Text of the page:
This seems like a useful way of looking at things. The fund will hopefully help to tackle the demand for high risk social investment highlighted by the Big Society Capital-backed report The First Billion but should also make a useful contribution to the debates about how organisations’ social impact can most usefully and meaningfully be measured (whether or not that measurement is specifically linked to an investment).

Like social investment, impact measurement is something that’s constantly talked about but rarely practiced – unless you take the view that it represents some combination of a corporate-inspired rebranding of monitoring and reporting back to funders or doing good PR about your products and services. In recent years it’s seemed that the best-known system for impact measurment, Social Return on Investment (SROI) is, ironically, often used a proxy for people’s wider scepticism about the growing demand for impact measurement in a general sense.

As both social investment/impact investment and impact measurement continue to grow in prominence, the challenge for their proponents is to come up with convincing, evidence-based explanations of what they’re for and – most importantly – what positive social impact they deliver compared to other methods of investment and evaluation.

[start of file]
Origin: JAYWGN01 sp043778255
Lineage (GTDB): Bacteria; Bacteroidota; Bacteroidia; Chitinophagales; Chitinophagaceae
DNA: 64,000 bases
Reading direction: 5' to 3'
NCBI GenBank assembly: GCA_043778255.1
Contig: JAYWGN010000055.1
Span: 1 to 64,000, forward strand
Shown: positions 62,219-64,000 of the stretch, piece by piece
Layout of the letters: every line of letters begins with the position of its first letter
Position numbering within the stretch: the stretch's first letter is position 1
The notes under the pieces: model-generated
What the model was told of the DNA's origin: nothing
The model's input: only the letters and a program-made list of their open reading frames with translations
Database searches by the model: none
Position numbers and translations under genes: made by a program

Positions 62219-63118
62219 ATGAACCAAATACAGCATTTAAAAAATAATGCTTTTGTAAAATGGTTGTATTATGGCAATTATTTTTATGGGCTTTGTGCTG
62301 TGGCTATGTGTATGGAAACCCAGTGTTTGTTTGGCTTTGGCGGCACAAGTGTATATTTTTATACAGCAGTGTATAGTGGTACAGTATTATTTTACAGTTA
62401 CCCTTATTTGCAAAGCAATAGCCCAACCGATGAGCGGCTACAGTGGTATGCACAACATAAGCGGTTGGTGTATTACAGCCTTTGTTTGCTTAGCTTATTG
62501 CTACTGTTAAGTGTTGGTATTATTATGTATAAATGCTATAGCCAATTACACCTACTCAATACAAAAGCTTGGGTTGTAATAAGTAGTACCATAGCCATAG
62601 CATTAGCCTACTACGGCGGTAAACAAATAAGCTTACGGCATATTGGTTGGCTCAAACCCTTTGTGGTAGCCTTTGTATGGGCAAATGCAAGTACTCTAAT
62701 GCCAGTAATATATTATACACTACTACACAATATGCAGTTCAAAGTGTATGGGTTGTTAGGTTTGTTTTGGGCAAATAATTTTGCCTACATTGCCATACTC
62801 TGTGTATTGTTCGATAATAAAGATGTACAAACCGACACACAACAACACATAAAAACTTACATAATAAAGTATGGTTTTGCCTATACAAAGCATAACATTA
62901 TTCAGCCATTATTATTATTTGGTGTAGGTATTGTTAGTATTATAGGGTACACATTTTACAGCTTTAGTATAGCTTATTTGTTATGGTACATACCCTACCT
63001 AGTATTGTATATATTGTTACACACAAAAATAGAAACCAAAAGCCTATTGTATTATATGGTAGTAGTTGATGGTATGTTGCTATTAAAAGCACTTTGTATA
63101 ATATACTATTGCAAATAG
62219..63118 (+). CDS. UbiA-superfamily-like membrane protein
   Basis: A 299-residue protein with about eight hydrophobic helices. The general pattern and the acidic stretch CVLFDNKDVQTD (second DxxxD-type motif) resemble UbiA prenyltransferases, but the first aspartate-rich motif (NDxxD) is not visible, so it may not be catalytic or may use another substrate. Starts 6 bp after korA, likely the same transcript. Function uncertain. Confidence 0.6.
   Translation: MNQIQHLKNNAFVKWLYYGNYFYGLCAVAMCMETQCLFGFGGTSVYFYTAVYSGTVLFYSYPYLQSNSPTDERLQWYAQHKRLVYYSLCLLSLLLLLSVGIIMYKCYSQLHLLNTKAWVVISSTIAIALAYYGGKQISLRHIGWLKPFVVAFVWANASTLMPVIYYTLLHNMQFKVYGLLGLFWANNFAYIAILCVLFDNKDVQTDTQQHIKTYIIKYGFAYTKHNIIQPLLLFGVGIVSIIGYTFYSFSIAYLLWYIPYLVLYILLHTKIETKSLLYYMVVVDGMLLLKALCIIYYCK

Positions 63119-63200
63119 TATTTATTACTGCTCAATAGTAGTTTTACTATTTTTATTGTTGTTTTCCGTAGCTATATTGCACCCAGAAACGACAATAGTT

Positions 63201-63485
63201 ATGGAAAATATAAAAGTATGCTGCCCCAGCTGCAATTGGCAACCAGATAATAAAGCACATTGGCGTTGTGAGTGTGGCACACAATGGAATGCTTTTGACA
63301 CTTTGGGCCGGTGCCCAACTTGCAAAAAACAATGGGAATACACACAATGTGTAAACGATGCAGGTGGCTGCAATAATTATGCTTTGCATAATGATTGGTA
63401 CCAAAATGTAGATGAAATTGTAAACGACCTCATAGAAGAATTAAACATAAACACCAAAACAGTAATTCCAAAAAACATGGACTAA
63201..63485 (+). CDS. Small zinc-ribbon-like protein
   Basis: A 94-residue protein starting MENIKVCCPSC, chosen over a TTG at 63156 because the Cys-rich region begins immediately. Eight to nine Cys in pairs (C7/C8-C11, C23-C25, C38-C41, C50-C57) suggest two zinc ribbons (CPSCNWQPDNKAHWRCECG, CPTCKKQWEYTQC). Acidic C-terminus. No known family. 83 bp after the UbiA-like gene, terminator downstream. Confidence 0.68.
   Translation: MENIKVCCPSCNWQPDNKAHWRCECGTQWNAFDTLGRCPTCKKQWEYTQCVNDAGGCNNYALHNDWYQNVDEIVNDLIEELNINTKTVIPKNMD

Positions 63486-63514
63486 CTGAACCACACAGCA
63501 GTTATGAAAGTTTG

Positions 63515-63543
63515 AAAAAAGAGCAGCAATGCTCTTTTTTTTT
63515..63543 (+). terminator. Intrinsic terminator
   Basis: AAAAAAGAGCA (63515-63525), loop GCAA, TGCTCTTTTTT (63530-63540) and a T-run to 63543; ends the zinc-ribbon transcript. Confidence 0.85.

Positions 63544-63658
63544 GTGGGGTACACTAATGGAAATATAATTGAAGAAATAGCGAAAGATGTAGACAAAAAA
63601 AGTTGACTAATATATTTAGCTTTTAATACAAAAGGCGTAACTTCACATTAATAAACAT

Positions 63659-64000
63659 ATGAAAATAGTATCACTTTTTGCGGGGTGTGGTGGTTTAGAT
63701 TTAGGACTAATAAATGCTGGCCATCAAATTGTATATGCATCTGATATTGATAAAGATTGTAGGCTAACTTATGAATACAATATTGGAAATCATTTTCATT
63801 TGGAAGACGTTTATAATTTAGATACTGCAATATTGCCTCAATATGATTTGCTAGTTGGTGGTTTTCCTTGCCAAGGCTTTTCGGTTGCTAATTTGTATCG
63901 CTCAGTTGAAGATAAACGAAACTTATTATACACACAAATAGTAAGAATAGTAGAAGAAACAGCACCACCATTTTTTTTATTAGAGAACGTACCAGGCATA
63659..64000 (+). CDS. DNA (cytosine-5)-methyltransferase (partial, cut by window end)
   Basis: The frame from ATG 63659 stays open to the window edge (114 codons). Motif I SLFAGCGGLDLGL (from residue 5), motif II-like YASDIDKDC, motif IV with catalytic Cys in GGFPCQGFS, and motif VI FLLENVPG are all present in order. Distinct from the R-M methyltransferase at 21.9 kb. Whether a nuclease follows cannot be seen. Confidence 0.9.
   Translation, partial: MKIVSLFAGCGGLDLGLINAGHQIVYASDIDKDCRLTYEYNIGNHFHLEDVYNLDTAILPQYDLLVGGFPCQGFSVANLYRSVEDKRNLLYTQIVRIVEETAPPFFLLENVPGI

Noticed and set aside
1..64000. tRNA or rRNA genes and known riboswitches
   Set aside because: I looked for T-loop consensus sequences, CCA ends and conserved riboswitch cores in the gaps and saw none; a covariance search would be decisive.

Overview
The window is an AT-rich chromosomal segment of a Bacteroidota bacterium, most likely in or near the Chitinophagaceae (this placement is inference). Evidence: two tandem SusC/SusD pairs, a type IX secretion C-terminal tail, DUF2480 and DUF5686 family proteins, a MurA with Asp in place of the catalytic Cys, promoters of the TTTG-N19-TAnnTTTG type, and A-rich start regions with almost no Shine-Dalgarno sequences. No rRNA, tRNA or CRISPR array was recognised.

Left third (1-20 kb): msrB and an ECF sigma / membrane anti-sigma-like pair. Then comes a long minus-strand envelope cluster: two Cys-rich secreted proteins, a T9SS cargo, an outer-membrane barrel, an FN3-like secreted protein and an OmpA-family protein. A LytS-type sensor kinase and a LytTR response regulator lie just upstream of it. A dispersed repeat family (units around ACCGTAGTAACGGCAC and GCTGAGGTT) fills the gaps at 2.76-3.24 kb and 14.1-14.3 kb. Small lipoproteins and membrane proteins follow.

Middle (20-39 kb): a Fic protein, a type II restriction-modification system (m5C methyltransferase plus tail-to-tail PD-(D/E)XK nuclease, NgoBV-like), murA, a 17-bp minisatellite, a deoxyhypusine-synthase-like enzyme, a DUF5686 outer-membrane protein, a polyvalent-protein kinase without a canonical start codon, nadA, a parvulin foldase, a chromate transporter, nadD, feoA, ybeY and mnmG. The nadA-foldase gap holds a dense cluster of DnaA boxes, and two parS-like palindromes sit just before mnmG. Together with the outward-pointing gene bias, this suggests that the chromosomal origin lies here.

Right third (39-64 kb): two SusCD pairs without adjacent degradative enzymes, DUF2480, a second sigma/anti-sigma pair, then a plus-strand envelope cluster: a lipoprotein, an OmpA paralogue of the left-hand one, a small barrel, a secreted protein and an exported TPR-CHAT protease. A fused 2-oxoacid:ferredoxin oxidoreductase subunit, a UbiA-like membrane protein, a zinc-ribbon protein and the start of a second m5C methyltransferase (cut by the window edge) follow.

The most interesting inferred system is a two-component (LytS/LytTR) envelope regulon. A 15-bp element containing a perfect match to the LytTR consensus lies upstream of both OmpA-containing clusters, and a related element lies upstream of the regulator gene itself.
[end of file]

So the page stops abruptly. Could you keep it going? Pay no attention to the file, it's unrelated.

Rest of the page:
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6 Comments

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6 responses to “Poised for impact

  1. An interesting piece, David. My question is where are all these social investors that accept a lower rate of financial return in return for higher social impact? As far as I know they are all at a market rate or higher, unless I’ve missed something? Are Big Soc Capital planning to do this?

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  2. Beanbags admin